One church we know of offers early adolescents gift certificates for the local Christian bookstore for anyone who turns in completed outlines from the pastor’s sermon for 10 weeks of a 13-week quarter. Those of us who have grown up in the church will most likely have childhood memories of star charts and Sunday school “pins” for perfect attendance, candy and toys for Scripture verses memorized, and class parties for good behavior.
These are still commonplace in many of our classes, but do these incentives produce good fruit in our kids? Or do they amount to cheap bribes with only short-term benefits?
“What many call ‘rewards’ are in fact bribes. Yes, we understand this is an uglier term. But it seems to more aptly fit church scenarios such as those described above. A bribe is usually an unrelated goody that is offered to coerce people into doing something they wouldn’t ordinarily do. A bribe is a distraction. The briber says, ‘Keep your eye on this tempting goody while you do for me what you don’t want to do’” (Thom & Joani Schultz, The Dirt on Learning, page127).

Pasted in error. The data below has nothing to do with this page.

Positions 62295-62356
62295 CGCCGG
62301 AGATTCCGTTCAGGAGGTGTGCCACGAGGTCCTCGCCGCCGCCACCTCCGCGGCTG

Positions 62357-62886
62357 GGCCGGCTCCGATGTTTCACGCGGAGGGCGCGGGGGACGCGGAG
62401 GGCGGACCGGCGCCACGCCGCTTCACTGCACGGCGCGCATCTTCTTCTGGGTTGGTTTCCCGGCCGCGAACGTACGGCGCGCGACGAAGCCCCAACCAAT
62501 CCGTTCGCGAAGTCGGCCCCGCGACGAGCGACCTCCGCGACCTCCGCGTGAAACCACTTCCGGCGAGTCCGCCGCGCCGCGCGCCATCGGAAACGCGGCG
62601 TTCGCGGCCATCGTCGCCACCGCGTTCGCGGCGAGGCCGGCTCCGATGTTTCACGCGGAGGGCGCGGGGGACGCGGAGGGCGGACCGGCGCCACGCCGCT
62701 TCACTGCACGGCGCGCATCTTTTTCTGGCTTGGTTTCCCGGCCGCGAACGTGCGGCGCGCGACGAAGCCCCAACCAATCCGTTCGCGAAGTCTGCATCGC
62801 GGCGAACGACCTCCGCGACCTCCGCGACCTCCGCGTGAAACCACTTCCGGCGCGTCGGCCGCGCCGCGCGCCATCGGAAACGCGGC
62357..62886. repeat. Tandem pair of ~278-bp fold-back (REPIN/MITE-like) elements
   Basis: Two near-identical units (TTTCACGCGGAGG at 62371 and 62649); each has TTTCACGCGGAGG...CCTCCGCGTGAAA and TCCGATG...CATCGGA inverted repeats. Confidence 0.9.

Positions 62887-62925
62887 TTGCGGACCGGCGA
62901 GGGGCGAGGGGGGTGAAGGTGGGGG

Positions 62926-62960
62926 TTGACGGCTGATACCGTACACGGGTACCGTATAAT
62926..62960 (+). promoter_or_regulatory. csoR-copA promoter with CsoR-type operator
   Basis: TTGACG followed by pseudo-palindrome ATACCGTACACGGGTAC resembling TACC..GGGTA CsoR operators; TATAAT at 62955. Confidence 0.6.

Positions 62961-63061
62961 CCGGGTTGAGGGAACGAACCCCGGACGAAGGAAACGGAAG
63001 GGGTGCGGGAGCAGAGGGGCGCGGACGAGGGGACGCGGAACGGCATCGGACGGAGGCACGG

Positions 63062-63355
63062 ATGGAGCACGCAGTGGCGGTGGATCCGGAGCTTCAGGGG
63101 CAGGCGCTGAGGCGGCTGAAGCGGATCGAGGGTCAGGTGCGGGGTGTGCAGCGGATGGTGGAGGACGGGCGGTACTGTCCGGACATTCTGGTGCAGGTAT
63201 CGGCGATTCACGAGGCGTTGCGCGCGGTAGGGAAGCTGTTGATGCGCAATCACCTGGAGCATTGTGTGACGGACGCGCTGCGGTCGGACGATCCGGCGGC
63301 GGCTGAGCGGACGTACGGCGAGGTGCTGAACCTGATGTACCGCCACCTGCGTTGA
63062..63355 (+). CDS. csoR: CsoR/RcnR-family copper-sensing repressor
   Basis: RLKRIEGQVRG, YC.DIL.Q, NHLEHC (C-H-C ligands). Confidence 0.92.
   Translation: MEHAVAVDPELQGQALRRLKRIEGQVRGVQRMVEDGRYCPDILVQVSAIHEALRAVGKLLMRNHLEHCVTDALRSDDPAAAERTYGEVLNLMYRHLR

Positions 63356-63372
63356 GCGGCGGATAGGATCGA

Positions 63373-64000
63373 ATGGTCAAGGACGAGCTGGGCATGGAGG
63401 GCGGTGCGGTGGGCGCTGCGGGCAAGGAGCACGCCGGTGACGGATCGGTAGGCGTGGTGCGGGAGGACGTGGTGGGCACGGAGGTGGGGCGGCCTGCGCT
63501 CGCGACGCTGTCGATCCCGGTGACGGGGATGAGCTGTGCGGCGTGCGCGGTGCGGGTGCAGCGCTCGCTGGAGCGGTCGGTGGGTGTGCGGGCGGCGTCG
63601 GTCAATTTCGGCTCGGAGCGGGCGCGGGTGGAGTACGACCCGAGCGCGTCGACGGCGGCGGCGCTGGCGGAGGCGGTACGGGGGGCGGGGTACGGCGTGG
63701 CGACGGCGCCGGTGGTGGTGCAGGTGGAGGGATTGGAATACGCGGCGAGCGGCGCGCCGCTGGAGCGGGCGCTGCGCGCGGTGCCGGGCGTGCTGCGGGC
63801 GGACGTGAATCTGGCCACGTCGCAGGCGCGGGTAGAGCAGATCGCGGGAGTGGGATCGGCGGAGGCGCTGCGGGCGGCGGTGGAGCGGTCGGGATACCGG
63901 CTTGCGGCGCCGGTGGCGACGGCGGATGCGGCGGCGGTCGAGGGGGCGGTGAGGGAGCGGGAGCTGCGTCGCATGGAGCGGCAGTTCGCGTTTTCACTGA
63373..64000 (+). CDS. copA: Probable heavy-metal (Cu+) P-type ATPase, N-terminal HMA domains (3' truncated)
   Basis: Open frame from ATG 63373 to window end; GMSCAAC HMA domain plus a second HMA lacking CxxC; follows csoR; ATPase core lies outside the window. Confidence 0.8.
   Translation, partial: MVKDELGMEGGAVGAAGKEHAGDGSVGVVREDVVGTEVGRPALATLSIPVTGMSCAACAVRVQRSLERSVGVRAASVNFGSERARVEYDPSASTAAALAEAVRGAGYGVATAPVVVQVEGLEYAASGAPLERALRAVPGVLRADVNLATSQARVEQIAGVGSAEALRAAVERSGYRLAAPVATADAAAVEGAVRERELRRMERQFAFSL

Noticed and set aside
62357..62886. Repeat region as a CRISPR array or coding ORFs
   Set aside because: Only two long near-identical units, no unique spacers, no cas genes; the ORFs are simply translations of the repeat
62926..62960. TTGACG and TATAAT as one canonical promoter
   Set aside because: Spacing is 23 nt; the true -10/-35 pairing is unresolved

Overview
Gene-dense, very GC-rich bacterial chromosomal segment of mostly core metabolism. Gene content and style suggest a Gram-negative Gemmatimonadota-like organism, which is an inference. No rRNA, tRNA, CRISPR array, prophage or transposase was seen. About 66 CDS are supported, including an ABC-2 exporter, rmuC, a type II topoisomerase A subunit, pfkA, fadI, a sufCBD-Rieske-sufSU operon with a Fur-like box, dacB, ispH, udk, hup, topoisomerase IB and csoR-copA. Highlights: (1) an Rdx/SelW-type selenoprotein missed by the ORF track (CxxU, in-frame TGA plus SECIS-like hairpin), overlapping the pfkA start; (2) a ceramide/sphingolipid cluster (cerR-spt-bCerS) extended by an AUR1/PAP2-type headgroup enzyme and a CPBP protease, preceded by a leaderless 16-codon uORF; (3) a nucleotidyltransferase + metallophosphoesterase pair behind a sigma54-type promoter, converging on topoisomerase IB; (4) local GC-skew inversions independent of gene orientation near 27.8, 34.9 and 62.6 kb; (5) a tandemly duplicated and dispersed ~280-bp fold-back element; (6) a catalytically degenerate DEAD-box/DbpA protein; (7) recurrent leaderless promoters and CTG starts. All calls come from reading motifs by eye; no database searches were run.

Although this use of extrinsic motivators (bribes) has been in use by the church for so long that we take it for granted, it truly amounts to nothing more than what psychologist B.F. Skinner popularized as behaviorism. Pavlov also used this approach with his dog and the bell.
Behaviorism programs people to do things for the purpose of gaining a reward or avoiding a punishment. This falls far short of discipling a child to value godliness and knowledge of God’s Word for its own sake.
Although Pavlov’s dog was successfully trained to salivate every time it heard the bell ring, it eventually stopped responding to the bell when it was no longer conditioned with a food prize accompanying the ring.
We want our preteens to learn out of a joy for learning and a love for God’s Word. Our goal must be to develop lifelong habits of seeking truth and applying it personally.